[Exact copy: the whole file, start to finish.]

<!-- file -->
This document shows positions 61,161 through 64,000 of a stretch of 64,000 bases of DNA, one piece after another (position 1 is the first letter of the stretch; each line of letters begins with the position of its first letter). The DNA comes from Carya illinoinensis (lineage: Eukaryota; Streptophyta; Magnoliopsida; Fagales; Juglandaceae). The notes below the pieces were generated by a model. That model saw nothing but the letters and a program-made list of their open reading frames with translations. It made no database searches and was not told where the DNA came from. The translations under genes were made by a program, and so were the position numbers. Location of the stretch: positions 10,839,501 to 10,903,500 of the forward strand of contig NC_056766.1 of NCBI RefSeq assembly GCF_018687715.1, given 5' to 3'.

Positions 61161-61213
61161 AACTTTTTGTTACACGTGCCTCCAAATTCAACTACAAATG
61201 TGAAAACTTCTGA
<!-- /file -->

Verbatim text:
This document shows positions 61,161 through 64,000 of a stretch of 64,000 bases of DNA, one piece after another (position 1 is the first letter of the stretch; each line of letters begins with the position of its first letter). The DNA comes from Carya illinoinensis (lineage: Eukaryota; Streptophyta; Magnoliopsida; Fagales; Juglandaceae). The notes below the pieces were generated by a model. That model saw nothing but the letters and a program-made list of their open reading frames with translations. It made no database searches and was not told where the DNA came from. The translations under genes were made by a program, and so were the position numbers. Location of the stretch: positions 10,839,501 to 10,903,500 of the forward strand of contig NC_056766.1 of NCBI RefSeq assembly GCF_018687715.1, given 5' to 3'.

Positions 61161-61213
61161 AACTTTTTGTTACACGTGCCTCCAAATTCAACTACAAATG
61201 TGAAAACTTCTGA